“It’s gotten to a point where people I don’t know are moving into the neighborhood, doing independent work and becoming a productive part of the community,” Reichert says, sitting in her office in the Yellow House, one of several residential dwellings affiliated with Power House Productions. “This is a great sign that it’s working on its own, and that we don’t have our hand in overseeing everything.”
The Yellow House, like others in the neighborhood – the Jar House, the Squash House, the Sound House, the Play House and the Power House itself – are all part of Power House Productions’ nonprofit organization. Also part of the nonprofit: the planned Skate House and the still in progress Ride it Sculpture Park, on the northern end of the community at the Davison Freeway between Klinger and Gallagher streets. 
The Write a House project, launched by Barlow and Curbed Detroit editor Sarah Cox in 2013, is in the same neighborhood though not affiliated with Power House. Likewise,Burnside Farm – which is in the process of building a greenhouse adjacent to its property – and the studio of the Right Brothers, video and film producers who have worked with hip hop artists Passalacqua (one of its members lives on Burnside St.) and others are located here but independent of the nonprofit. The Zimbabwe Cultural Centre of Detroit, run by artist Chido Johnson, is also here.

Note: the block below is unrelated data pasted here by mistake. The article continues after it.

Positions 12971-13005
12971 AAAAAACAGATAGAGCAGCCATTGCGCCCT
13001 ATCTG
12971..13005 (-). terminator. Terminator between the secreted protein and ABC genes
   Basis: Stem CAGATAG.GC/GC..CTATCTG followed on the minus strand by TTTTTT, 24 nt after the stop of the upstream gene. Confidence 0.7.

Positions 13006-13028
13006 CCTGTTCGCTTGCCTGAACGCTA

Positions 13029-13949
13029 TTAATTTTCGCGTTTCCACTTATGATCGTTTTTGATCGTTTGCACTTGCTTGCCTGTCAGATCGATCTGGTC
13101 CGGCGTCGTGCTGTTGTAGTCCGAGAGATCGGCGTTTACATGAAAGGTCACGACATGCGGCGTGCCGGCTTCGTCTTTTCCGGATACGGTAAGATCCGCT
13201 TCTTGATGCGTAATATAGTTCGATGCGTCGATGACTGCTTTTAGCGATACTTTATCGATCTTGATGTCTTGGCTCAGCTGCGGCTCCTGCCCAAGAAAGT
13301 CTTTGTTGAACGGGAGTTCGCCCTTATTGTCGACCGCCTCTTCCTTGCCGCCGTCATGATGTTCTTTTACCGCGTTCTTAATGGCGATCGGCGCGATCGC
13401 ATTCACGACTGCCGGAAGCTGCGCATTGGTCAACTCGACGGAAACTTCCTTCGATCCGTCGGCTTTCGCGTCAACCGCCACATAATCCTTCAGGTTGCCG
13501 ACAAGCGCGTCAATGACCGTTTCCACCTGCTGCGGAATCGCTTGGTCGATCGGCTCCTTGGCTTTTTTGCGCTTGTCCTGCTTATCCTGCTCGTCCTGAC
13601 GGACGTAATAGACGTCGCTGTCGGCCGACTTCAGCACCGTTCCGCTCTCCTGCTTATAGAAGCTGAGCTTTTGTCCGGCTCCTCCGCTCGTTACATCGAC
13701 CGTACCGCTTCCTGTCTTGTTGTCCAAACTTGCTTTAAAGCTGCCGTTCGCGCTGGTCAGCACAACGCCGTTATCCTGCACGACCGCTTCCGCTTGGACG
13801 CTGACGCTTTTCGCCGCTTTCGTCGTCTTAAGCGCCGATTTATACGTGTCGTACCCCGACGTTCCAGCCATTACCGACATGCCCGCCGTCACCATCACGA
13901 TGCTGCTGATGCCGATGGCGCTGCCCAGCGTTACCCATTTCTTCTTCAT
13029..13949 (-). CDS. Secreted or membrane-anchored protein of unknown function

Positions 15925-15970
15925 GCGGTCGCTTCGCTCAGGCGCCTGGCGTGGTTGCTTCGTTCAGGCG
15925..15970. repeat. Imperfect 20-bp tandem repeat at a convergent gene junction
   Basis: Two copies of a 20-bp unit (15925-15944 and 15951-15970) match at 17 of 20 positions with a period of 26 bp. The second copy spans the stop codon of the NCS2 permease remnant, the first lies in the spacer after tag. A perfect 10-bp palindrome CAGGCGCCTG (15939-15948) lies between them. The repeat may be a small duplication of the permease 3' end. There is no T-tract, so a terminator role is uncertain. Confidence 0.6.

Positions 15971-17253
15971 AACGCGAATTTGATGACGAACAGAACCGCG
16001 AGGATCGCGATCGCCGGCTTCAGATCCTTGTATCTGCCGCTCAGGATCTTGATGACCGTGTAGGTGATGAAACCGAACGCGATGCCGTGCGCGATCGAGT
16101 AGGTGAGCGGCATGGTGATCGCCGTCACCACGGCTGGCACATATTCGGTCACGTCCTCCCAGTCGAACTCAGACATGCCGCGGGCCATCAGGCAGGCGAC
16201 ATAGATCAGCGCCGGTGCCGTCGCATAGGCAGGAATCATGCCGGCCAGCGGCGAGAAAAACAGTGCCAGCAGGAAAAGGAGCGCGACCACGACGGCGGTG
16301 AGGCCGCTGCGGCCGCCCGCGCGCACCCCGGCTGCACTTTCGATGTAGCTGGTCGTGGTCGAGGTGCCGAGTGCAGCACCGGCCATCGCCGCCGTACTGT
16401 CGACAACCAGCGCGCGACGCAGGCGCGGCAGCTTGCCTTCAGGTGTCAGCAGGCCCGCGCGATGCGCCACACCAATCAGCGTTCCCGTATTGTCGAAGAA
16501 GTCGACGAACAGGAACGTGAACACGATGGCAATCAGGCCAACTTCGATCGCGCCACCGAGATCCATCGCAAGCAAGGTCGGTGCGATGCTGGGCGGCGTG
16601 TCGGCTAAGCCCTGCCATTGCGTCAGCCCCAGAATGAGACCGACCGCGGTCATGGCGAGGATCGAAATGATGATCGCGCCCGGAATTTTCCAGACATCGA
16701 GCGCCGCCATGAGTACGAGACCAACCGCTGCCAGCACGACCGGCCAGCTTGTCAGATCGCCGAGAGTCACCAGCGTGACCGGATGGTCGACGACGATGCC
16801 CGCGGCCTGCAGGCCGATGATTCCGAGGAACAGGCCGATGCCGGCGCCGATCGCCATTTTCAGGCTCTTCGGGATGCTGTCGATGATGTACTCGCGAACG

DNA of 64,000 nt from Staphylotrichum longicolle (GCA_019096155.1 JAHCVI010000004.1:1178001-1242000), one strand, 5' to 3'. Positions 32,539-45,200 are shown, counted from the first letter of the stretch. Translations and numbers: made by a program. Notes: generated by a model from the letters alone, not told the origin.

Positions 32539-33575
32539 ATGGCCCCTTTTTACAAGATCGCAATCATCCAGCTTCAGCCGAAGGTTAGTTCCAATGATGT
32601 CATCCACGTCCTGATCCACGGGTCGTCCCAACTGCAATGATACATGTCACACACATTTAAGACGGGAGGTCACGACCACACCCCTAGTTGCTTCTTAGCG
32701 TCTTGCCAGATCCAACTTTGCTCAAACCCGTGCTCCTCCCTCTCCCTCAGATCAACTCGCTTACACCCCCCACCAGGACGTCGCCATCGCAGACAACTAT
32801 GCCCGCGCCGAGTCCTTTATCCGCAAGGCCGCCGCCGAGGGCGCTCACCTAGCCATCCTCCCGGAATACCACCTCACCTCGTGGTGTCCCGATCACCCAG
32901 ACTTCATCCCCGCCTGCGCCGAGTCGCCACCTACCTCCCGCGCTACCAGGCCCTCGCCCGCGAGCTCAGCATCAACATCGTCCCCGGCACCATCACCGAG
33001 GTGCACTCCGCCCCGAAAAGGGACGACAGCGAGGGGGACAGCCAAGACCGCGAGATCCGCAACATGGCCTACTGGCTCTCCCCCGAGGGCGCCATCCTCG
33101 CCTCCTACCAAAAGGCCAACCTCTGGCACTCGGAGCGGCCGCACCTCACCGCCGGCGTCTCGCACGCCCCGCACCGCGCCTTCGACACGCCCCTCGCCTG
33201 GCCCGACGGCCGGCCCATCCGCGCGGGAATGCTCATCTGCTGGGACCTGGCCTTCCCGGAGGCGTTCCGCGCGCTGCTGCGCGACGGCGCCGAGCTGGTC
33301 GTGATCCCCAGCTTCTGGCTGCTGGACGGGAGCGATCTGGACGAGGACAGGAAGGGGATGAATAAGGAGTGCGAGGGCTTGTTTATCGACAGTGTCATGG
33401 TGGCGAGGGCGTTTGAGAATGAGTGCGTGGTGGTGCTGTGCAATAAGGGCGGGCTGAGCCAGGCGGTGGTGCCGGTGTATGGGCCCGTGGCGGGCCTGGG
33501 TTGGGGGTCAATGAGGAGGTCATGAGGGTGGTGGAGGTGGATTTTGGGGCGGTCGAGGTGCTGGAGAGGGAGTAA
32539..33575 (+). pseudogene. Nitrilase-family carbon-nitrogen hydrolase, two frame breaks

Reichert and Cope also operate Design 99, which focuses on Reichert’s architectural practice – which became known for its $99 consultation fees – and Cope’s art projects, which have been exhibited in Europe, major U.S. cities and Detroit. The for-profit company started in a storefront on Jos. Campau in Hamtramck before occupying a space on Caniff, also in Hamtramck. That space later became the exhibition and performance gallery Public Pool.
Though related, Reichert points out that Power House and Design 99 are quite separate entities. “People confuse the two, but the best way to tell the difference is that Power House is a nonprofit, and where our grant-writing and neighborhood projects are based.”